After a recent survey that showed that the children of divorce are ‘more likely to drink, fail exams, develop eating disorders and do drugs’, a family law expert at B P Collins has said she believes the problems are more to do with the manner in which their parents’ divorce, rather than being a symptom of the divorce itself.
According to family solicitor Sue Andrews, many children are, sadly, drawn directly into the issues and even asked to make decisions about where they want to live and with whom.
She believes that no matter how old the children, such direct involvement is never a good thing.
Andrews said: ‘Divorce is always going to be an emotional rollercoaster, but no matter how difficult things are, if the parents can keep talking and respect each other’s viewpoint then you can make the separation and change much easier on you and your children.
‘The secret of a good divorce is to keep the lines of communication open. Try to remember what brought you together in the first place and give your partner time to move on emotionally, as he or she may not be in the same place as you. By doing so, you can lessen the impact on your children.’
The Resolution survey, which looked at the experience of 500 young people aged 14 to 22, revealed that nearly two thirds of children whose families broke up claimed it had a negative effect on their GCSEs and their schooling had been adversely affected as they struggled to complete their homework. Around 12 per cent admitted skipping lessons and 11 per cent found themselves increasingly in trouble with teachers as a result of a change in family circumstances.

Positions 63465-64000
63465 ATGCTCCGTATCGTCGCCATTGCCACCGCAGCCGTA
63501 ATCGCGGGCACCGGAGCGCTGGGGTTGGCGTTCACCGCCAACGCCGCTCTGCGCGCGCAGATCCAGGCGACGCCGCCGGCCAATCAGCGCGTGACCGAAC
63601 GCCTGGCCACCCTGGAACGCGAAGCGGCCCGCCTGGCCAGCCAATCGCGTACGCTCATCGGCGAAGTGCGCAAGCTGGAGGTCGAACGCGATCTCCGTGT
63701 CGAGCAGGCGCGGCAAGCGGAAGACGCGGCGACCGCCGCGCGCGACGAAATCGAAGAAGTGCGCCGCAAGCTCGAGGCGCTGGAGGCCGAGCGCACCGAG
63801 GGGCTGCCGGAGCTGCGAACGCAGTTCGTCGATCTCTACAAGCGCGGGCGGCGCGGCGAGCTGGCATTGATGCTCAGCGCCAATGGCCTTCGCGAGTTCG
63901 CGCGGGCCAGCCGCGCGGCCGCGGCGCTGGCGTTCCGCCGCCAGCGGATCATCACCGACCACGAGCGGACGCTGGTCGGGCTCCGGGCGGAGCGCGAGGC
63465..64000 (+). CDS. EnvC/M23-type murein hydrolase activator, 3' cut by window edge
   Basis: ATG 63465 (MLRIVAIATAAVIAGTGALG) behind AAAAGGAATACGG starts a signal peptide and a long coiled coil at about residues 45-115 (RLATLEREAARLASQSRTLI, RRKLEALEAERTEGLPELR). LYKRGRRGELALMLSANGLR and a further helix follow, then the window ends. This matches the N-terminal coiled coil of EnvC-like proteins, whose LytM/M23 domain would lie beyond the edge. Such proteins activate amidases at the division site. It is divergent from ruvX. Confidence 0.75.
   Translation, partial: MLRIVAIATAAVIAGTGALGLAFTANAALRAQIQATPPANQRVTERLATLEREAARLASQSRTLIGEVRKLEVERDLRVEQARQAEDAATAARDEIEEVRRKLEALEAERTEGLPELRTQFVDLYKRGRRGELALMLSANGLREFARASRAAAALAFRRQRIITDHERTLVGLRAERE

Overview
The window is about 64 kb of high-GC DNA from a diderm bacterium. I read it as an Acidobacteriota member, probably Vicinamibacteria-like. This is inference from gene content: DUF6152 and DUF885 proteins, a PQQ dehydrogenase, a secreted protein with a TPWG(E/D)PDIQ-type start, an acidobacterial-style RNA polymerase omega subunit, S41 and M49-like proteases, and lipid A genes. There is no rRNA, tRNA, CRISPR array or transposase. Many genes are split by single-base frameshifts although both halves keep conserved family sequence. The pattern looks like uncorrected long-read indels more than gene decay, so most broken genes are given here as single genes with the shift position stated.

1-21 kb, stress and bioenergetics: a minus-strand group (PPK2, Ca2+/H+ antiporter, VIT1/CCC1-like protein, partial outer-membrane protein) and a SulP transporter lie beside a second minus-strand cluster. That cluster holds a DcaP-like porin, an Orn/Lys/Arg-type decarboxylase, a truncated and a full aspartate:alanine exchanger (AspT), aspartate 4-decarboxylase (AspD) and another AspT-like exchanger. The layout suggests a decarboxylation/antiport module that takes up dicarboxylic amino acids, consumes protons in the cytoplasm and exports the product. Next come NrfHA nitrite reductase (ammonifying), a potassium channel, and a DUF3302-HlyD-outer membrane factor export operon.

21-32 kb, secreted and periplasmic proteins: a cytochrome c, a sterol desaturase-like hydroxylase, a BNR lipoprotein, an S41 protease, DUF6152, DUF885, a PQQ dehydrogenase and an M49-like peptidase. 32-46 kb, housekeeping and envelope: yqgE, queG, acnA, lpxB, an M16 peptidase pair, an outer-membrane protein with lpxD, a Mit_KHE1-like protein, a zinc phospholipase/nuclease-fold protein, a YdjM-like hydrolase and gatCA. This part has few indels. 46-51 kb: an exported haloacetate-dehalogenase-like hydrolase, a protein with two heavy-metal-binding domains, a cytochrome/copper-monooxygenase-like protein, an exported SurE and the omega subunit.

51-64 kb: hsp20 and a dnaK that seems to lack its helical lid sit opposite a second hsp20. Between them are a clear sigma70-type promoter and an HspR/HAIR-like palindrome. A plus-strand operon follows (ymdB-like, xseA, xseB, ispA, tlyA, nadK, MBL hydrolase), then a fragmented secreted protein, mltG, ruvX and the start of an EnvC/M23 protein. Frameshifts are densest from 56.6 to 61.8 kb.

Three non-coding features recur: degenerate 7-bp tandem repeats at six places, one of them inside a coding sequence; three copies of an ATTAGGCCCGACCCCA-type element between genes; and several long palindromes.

More than 25 per cent said they had been dragged into their parents’ arguments and, of those surveyed, a third said that one parent had tried to turn them against the other parent.
Andrews said that by taking expert advice many of the problems reported in the Resolution survey can be avoided. ‘It’s clear from this survey that some parents do encourage their children to take sides but our advice is to remain neutral and not to involve them in your dispute. If possible, try not to show your own feelings — sorrow, anger and bitterness — to them.
‘Talk to your children but try not to use them or their emotions as weapons in your divorce. Always remember that you are the adult and it is up to you to make decisions for them.’
She added that although the Resolution statistics are a concern, it is also true that children of couples who stay together ‘for the sake of the children’ can be damaged by seeing their parents at loggerheads.
‘If parents are constantly arguing and there is emotional, verbal or even physical abuse in a marriage, or indeed if there is an emotional distance, this can have a much more damaging effect on children than if couples recognise that they simply aren’t meant to be together any longer and have a “good divorce”,’ Andrews said.
‘The role of a family lawyer should be to help and guide our clients through the process, and find them a solution that is best for their individual needs and that allows everyone to move on with dignity and respect.’